It’s becoming clear that our current situation is not going to be over soon. Many things will have changed by the time we are back in our churches, from missing faces in our communities, to those newly worried about debt and employment, but also the flourishing environment, and for many people a slower pace of life. What will our communities look like after lock down? Here are some resources to help us start to imagine…

Divine Renovation have a fantastic guide to “Ministering in the new reality” covering messaging, meeting, ministry and money. It has lots of very practical examples and tips: download it here:
Divine Renovation UK is bringing together practitioners in parishes and Catholic life in conversation about nurturing community through this crisis. Register here for their weekly webinars.

Catholic Voices are offering weekly free webinars from top Catholic thinkers including Fr Steve Grunnow, CEO of Word on Fire, and Fiona O’Reilly from Divine Renovation:

The Sycamore evangelisation courses are free for use until August 2020, and they offer excellent advice about taking your group online.

Alpha is offering help to parishes wanting to take their courses online: You can register here for a free webinar to get hints and tips to get started.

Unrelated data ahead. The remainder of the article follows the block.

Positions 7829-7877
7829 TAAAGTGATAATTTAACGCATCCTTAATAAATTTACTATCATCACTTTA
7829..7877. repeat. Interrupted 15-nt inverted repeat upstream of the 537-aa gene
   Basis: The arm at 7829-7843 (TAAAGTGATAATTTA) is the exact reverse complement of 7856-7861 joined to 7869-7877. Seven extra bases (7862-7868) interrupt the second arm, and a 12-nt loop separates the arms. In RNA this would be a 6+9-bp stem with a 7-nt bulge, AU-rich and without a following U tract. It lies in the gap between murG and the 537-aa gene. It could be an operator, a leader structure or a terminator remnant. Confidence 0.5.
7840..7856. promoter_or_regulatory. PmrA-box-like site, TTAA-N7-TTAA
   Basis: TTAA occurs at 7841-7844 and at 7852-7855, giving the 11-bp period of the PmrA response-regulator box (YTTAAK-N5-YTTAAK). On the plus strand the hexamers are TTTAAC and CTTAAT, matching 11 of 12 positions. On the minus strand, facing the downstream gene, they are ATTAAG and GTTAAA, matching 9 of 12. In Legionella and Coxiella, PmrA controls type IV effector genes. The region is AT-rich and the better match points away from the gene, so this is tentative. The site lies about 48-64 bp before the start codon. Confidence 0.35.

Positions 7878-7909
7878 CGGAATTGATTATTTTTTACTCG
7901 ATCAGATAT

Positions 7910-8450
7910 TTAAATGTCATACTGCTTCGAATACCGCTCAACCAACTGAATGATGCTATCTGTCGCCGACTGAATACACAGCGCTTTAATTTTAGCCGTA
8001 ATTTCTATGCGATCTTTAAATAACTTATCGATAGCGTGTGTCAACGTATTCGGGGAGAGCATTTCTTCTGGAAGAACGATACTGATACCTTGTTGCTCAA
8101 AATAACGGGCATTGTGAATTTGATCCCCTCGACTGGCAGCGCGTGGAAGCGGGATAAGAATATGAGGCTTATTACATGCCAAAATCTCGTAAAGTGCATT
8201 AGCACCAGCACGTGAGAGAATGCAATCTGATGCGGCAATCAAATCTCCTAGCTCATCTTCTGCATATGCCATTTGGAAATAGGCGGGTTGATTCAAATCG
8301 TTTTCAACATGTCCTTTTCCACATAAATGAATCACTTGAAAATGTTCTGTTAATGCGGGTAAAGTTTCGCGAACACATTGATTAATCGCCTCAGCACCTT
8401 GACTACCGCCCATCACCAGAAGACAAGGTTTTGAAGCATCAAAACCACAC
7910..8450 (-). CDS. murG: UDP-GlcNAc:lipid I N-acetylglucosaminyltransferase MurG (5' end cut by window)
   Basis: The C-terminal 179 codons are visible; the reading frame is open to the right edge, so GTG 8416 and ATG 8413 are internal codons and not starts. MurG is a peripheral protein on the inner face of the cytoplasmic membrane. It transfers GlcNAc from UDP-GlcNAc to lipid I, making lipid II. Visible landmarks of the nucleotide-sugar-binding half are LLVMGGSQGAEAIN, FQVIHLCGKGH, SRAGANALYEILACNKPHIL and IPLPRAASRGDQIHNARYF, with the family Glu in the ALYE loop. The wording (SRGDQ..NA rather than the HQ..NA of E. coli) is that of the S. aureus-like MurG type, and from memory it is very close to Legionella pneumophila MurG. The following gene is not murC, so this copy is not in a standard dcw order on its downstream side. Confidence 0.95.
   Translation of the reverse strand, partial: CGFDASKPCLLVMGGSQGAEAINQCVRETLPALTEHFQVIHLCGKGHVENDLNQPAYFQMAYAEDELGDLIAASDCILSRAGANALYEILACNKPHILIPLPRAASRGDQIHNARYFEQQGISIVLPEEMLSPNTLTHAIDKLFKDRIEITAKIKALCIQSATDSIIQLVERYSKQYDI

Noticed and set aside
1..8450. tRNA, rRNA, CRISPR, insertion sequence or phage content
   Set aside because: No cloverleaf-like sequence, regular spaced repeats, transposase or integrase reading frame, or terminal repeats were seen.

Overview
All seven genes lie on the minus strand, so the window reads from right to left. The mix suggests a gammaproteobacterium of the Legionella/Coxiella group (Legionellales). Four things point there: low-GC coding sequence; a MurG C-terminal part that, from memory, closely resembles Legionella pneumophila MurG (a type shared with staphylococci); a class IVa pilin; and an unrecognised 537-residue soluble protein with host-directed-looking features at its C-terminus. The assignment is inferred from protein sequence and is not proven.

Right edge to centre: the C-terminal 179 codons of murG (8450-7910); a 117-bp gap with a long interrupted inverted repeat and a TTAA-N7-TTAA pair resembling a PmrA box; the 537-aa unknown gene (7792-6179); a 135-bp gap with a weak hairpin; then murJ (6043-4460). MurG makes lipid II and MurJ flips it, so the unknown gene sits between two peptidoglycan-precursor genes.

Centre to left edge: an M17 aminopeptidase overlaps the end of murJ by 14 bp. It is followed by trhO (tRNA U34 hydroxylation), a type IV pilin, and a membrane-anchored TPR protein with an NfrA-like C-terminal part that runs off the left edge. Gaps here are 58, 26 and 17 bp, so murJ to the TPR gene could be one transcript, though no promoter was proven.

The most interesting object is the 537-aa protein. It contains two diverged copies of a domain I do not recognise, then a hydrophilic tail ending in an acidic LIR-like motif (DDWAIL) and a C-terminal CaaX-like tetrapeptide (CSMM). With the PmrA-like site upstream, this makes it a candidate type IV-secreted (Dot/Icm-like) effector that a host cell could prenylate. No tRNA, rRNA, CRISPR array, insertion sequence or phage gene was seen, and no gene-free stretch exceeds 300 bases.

Adele Angel from Brentwood Diocese is a freelance consultant, walking with parishes to help them grow. In this Coronavirus leaflet, she offers a host of ideas of keeping parish communities together through lockdown.

Our parishes are suffering a dramatic fall in income with the churches closed. If you usually give by cash or envelopes, you can set up a standing order which will really help your parish through these uncertain times. You can also give a one-off gift. We know that many people are facing financial difficulties at this time, but any help would be very gratefully received. Find more information here: 


For families

Catholic Icing has a fantastic collection of resources from children’s homilies to printable sheets, weekly videos, and ideas for setting up your home for live-streamed Mass.

Cafod are running virtual Children’s Liturgy sessions each week at 10am. Click here to sign up.

Beautiful hands on prayer activities designed for families at home The first one involves setting up a prayer den with duvets and sheets – I’m there!

Tips on living as a Catholic family through lockdown:

The Diocese of Westminster has excellent Children’s Liturgy sheets which can be used for family conversation around the weekly readings:

Weekly videos for young people from LifeTeen:


Resources for prayer and formation at home

New! Great movie recommendations from the Daughters of St Paul:–-Contemplating-the-Eucharist-on-Screen-during-COVID-19 See their twitter feed for film reviews, helpful articles and much more:

New! Pause for thought with Fr Stephen Wang:

New! Weekly homilies from the Dominicans:

New! Hozana, a huge collection of online prayer groups that you can join, hosted by the Catholic Truth Society.

Pray-as-you-go have released a daily retreat, Pray-as-you-stay, a series of audio reflections on being at home and self-isolating: Explore the rest of the site to find reflections on the daily readings, rosary reflections, and a series of prayer tools addressing loneliness, grief, and anxiety.